The Dojo's Cubed Addict - Multiplayer Real Time game for Android, Mac, PC and Linux.

The Dojo's Cubed Addict - Multiplayer Real Time game for Android, Mac, PC and Linux.

As we meet with client’s the hardest thing for them to wrap their arms around is that on the web, your business is instantly global.  “Awesome, bring it on.”  “Yeah, so, no big deal.”  These are some of the common answers we hear from client’s.  It is then we sit them down and using their enthusiasm or lack thereof, we coach them on doing business in a global economy.  It’s not always easy with i18n (shorthand for internationalization) and l10n (shorthand for localization) and social networking and web 2.0 and e-commerce.

Now imagine adding mobile customers to the mix.  That is exactly the challenge David Kainer of The Dojo experienced.  Provide his customers a gaming platform globally that easily works for all mobile devices and Linux, Mac and Windows computers (<=computer download link, start playing today) based customers.  He also added in multi-player real-time , and to top it all off…it is all FREE.

Techlife sat down with David, who from his Sydney office, works with the London office to learn about The Dojo.  How?  Why? How hard?  It’s all in there, and we even cover why he chose Google’s Android first over Apple’s iPhone. 

Techlife: What is The Dojo?

David Kainer: The Dojo is a global platform for uniting game players in interactive gaming, irrespective of platform. It’s aim is to provide great multi-player experiences on mobile and online and really begin to blur the boundaries between the two. Best of all – it’s free.

T: How did you come with the idea for The Dojo?  Was it based on something?

DK: Dojo Media’s production studio, Viva La Mobile, has 5 years of experience developing and running real-time multi-player mobile games. I think the culmination of that experience and knowledge, as well as recognizing the shortage of true interactive gaming in the mobile market, led to The Dojo.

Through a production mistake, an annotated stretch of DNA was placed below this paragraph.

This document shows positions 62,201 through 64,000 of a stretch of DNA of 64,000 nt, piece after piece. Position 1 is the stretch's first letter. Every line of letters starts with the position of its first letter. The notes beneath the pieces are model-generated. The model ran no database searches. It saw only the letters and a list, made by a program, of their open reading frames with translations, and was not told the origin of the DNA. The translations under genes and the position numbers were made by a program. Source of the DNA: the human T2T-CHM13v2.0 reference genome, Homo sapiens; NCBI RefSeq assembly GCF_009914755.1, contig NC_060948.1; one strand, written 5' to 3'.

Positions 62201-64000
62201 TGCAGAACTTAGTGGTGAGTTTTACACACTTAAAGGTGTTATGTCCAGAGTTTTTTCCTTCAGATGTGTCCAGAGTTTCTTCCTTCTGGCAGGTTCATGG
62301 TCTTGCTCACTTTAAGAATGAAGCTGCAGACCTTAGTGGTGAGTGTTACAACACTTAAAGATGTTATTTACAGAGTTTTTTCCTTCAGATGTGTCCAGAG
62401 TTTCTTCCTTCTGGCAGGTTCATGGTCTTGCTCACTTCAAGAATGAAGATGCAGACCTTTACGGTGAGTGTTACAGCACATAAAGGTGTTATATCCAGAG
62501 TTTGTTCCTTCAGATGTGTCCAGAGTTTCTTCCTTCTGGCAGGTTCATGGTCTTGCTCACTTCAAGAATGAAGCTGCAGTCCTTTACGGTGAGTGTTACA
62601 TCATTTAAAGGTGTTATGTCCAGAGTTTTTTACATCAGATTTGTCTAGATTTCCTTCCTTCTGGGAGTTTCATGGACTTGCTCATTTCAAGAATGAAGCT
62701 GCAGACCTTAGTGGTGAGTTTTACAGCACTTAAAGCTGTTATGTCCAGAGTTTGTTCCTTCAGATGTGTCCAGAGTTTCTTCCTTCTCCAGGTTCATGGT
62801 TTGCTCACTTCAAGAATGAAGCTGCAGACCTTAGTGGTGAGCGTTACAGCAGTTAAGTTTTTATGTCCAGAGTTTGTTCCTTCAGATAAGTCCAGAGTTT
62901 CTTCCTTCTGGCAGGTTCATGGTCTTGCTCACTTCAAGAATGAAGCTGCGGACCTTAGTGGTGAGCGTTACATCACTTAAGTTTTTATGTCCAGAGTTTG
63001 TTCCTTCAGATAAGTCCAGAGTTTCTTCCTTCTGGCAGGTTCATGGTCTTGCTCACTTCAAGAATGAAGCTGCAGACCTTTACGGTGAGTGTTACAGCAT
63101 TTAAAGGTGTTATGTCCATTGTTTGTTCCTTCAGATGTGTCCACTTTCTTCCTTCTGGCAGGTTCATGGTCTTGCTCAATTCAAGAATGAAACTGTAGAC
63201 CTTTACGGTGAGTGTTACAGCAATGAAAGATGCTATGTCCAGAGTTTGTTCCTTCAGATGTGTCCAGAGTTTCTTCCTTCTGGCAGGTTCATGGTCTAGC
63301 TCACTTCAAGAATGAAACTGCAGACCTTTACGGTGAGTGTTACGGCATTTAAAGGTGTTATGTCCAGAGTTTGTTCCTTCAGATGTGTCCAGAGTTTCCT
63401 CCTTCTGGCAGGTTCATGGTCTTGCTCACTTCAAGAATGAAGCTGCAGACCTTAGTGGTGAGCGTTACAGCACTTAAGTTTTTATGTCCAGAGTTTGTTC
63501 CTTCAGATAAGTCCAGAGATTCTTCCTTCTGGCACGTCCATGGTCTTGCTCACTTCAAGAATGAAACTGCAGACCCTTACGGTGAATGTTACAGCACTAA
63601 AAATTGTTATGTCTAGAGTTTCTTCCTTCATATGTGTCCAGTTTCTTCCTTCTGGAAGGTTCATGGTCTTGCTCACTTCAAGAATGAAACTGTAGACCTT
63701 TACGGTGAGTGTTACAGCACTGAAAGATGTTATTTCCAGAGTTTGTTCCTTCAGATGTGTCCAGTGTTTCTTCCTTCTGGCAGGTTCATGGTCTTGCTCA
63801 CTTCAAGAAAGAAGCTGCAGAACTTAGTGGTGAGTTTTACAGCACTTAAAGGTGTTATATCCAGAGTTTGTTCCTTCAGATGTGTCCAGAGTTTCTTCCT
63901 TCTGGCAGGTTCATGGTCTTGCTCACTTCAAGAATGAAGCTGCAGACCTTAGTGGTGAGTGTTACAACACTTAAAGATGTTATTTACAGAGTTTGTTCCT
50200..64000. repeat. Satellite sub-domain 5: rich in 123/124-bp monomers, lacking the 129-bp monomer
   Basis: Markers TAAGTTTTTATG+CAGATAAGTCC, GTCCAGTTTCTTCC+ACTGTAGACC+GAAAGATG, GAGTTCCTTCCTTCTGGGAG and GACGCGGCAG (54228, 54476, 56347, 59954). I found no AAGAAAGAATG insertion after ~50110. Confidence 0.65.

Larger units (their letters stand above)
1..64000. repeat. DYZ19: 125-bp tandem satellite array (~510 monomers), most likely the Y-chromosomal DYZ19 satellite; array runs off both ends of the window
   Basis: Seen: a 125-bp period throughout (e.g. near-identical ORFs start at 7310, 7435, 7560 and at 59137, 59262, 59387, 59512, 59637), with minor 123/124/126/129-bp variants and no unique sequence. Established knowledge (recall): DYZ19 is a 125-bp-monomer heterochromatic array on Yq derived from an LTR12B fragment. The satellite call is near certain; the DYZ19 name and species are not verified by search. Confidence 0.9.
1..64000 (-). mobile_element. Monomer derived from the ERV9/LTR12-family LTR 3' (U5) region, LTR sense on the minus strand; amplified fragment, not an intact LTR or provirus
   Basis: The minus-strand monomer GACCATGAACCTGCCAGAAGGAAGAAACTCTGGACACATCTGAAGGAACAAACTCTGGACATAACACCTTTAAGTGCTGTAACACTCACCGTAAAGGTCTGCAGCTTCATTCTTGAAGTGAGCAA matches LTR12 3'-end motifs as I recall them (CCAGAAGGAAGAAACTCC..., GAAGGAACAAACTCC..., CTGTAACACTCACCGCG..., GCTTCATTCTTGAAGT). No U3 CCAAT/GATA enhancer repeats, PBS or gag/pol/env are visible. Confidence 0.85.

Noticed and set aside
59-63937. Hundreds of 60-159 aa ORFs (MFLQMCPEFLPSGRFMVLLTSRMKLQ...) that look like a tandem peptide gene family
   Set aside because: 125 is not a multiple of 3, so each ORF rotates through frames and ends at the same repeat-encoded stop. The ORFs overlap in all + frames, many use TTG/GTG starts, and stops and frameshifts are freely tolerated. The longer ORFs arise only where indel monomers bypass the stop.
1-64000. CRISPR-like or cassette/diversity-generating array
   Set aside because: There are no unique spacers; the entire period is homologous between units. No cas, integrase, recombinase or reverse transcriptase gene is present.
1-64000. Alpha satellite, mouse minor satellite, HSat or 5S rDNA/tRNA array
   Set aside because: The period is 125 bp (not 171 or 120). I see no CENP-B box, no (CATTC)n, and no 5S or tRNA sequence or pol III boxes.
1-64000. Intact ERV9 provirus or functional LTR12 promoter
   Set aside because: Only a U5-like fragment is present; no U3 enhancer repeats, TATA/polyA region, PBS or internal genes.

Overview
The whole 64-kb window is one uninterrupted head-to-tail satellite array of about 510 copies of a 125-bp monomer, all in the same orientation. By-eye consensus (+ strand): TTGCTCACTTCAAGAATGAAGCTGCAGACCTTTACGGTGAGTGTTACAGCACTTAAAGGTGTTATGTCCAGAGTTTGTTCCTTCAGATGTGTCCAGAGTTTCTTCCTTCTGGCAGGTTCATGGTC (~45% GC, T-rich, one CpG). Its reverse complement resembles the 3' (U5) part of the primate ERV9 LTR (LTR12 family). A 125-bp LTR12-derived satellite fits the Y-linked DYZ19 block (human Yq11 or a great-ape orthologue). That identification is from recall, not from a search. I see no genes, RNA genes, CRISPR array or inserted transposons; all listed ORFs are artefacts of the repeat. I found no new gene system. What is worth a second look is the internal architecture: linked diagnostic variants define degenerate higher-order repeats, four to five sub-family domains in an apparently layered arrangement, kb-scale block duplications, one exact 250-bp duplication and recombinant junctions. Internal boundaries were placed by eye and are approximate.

T: What is your background?

DK: I come from a computer engineering background and have been involved in mobile software virtually my entire professional life. After a couple of years developing vehicle tracking software for wireless devices with a US corporation I threw my hat into the ring and co-founded Viva La Mobile in 2003 and now Dojo Media in 2008.

T: How many people does it take on the back-end to run?

DK: For the time being we run a pretty small team with some excellent developers and engineers. Of course as more people access The Dojo and hopefully become regular players we will increase our team as the system scales up.

T: Where are you located?

DK: Headquarters are in London and the development studio, where I am most of the time, is located in Sydney.

T: What was the hardest aspect of getting The Dojo up and running?

DK: Apart from the technical difficulty of creating robust real-time multi-player games for mobile, one of the trickier aspects was actually drawing the line on the features list and to actually commit to launching the beta.

Cubed Addict has a true international feel with global gamers playing head to head.

Cubed Addict has a true international feel with global gamers playing head to head.

T: What surprised you about the audience so far?

DK: I think the global nature of the audience has really taken us aback. We first put Dojo Cubed Addict onto a few free mobile sites and we have since seen players from about 30 countries in the system. It seems that people from India to Russia to the UK and USA all enjoy a similar experience.

T: Have there been any problems yet?